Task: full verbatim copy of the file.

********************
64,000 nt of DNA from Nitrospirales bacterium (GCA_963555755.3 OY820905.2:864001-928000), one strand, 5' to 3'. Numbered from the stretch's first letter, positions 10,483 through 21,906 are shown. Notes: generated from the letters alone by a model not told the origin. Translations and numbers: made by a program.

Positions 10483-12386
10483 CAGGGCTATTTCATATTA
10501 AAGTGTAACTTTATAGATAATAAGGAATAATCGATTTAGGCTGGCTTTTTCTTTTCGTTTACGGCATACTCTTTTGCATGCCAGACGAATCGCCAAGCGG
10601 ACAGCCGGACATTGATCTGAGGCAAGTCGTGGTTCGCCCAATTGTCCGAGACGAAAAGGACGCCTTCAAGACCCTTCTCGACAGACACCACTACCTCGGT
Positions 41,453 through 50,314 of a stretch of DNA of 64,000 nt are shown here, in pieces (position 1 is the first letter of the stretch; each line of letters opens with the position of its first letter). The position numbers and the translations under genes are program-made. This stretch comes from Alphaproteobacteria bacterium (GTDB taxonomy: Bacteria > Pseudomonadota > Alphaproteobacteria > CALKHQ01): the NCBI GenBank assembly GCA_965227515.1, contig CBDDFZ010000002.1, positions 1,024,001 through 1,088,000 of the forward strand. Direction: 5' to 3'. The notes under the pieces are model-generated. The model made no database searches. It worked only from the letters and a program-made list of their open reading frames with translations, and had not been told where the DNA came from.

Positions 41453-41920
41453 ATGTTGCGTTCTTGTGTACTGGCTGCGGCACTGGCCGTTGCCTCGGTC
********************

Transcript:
64,000 nt of DNA from Nitrospirales bacterium (GCA_963555755.3 OY820905.2:864001-928000), one strand, 5' to 3'. Numbered from the stretch's first letter, positions 10,483 through 21,906 are shown. Notes: generated from the letters alone by a model not told the origin. Translations and numbers: made by a program.

Positions 10483-12386
10483 CAGGGCTATTTCATATTA
10501 AAGTGTAACTTTATAGATAATAAGGAATAATCGATTTAGGCTGGCTTTTTCTTTTCGTTTACGGCATACTCTTTTGCATGCCAGACGAATCGCCAAGCGG
10601 ACAGCCGGACATTGATCTGAGGCAAGTCGTGGTTCGCCCAATTGTCCGAGACGAAAAGGACGCCTTCAAGACCCTTCTCGACAGACACCACTACCTCGGT
Positions 41,453 through 50,314 of a stretch of DNA of 64,000 nt are shown here, in pieces (position 1 is the first letter of the stretch; each line of letters opens with the position of its first letter). The position numbers and the translations under genes are program-made. This stretch comes from Alphaproteobacteria bacterium (GTDB taxonomy: Bacteria > Pseudomonadota > Alphaproteobacteria > CALKHQ01): the NCBI GenBank assembly GCA_965227515.1, contig CBDDFZ010000002.1, positions 1,024,001 through 1,088,000 of the forward strand. Direction: 5' to 3'. The notes under the pieces are model-generated. The model made no database searches. It worked only from the letters and a program-made list of their open reading frames with translations, and had not been told where the DNA came from.

Positions 41453-41920
41453 ATGTTGCGTTCTTGTGTACTGGCTGCGGCACTGGCCGTTGCCTCGGTC